H.Crawford Page 1 07/11/'04 English EW 'How successfully does George Elliot balance sympathy and criticism in Godfrey Cass?' Before I answer this question, I will first ask what we think of Godfrey Cass himself; is he unlucky? Or are his problems his own fault and he deserves what he gets? Well, I think that most readers feel both because whilst we can see they are his problems, at the same type Eliot helps evoke our pity for him and makes us think that they are not necessarily his fault. I think the main word to describe Godfrey is 'coward', for although he is not evil and has no desire to harm anyone, he is not willing to neither take responsibility for his own actions nor give up his desires when they conflict with duty. In fact, his general character seems to be summed up by Elliot's words on page 26 where she says he is full of 'irresolution and moral cowardice'. This idea continues throughout the book, where he will not admit the truth to Nancy, thereby making the situation worse, although Godfrey believes he is making it better because he is not hurting anyone and furthermore nothing is hurting him. It is this theme that Elliot bases her sympathy and criticism around, because on the one hand we can see he isn't really doing the right thing by trying to hide his marriage to Molly, but on the other we can see that he is trying to avoid trouble and hurting
The Importance of Belonging in 'Silas Marner'
The Importance of the Theme of Belonging in Silas Marner The theme of belonging is featured frequently, throughout the book, sometimes in more tenuous ways than others. There are many different things in Silas Marner that someone or something can belong to: both abstract and concrete. For example Godfrey belongs to the Cass family which, in turn, belongs to the community of the village. However before one can begin to answer the question of how important belonging is in such situations, it is important to examine how a character or thing can belong to the novel and the outcome of certain belongings along with statements made in the narrative voice by Elliot expressing her opinion on it. Under this topic, the three most relevant sub-topics are belonging to a community and place (these are both heavily linked so can be examined together), belonging to a family or close relationship and also the belonging of possessions. The most blatant example of belonging affecting a character is Silas's changes of attitude to life when he is part of Lantern Yard and Raveloe in different ways. Elliot makes it quite clear when Silas truly belongs to a place and when he doesn't. She shows that Silas is truly part of Lantern Yard by the fact he has close friends (including a girl-friend and William Dane), grew up there, has trust from the other villagers and is part of what makes the village
Introduces her four major concerns illustrated in Silas Marner - namely village life
Within the very first paragraph on the book, Gorge Elliot introduces her four major concerns illustrated in Silas Marner - namely village life (of the late 18th century), superstition and belief, alienation and historical change (in this case specifically that caused by industrial revolution and the ending of the Napoleonic Wars). These concerns are closely woven together in the story (and in some cases real life) as can once again be seen in this opening two paragraphs and often can be looked at in relation to one another. Village life was probably Gorge Elliot's primary focus when writing the novel and her anthropological investigations provide us with a fair deal of insight into it throughout the novel. The village of Raveloe is the setting for the majority of the story. The third line, while not introducing us to it per se, introduces us to the general idea of villages resembling it. It is said to be "far away among the lanes or deep in the bosom of the hills". This is an important introduction, physically and psychologically distancing Victorian readers from Raveloe and making it seem totally different from the world they live in. In many ways, this difference is very real. Raveloe is still untouched by the effects of the industrial revolution that created the town Elliot's readers are familiar with. It is Elliot's objective to provide a comparison between Raveloe and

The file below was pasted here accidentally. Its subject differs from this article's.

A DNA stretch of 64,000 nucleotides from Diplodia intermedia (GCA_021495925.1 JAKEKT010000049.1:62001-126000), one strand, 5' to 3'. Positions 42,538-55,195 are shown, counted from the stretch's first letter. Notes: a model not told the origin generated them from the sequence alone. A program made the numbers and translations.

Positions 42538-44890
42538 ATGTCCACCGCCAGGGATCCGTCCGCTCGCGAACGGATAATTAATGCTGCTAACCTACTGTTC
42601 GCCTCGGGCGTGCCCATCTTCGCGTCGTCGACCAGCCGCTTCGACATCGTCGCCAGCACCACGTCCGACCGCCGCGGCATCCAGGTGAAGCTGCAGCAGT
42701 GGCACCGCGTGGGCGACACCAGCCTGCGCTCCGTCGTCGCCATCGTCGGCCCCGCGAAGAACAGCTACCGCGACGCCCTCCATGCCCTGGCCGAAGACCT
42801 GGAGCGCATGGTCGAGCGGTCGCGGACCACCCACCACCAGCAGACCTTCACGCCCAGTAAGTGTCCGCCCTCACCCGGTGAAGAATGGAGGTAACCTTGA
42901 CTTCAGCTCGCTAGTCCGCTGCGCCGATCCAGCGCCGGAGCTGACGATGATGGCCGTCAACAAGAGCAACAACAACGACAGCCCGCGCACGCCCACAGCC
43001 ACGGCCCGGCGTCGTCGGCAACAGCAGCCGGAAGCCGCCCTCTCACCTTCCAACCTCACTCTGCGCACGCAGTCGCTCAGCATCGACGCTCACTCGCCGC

'How does George Elliot account for the changes that occur over the course of the novel in Silas Marner's character and his relationships with others?'
H.Crawford Page 1 07/05/2007 English EW 'How does George Elliot account for the changes that occur over the course of the novel in Silas Marner's character and his relationships with others?' In order to answer this question we must first look at what changes do actually occur; firstly there is the main change in the book, which is the change that occurs in Silas Marner himself. This is the main theme of the book, and indeed, this change is divided into two parts; the Silas before Eppie arrives and the Silas after she has arrived. Furthermore this is the first and simple way that we can see that George Elliot has accounted for this change; she has divided the book into two parts according to the above change. Whilst this is the main change in the novel, there are many others, but the important difference to note is that they all revolve around the above change; take, for instance, the change that occurs in the Raveloe village itself; it changes as Silas does, for at first they thought that Silas was strange or even some kind of demon, but then as he changed and 'opened up' so they grew to accept him. Another major change that occurs throughout the book is the change in Godfrey Cass; this change is slightly different to the rest, for two reasons; firstly, whereas most other changes happen gradually, Godfrey's change happens spontaneously when he tells
What is Your Response to the Suggestion that Raveloe is the Main Character Of The Novel, Silas Marnerl?
What is Your Response to the Suggestion that Raveloe is the Main Character Of The Novel? Throughout the book, we see that George Elliot has a distinct pre-occupation and interest with presenting the working class rural community in an authentic light. She writes the book as a social anthropologist, studying the more primitive community of the time. She has a large amount of sympathy towards the poor, although she herself was not a member of the working class. Using the story as a vehicle she aims to expose the plight and indignity of the poor in Victorian England, it was her main motive. Therefore, her focus throughout the book is in fact village life; in this case a fictional village named Raveloe. Focusing on the villagers, their attitudes and their way of life acts as a way of also commenting socially and politically on the injustices they face. Raveloe can easily be regarded as the main character as without it, the narrative following Silas has little significance. The village shapes the narrative, being responsible for most of the major areas of interest in the tale. All the individual characters provide interest and together form the character of the town, from characters such as Dunsey to Dolly. The story begins with a sympathetic description of the 'honest folk' of Raveloe. Our first real source of interest in the novel comes from the villager's hostile reaction to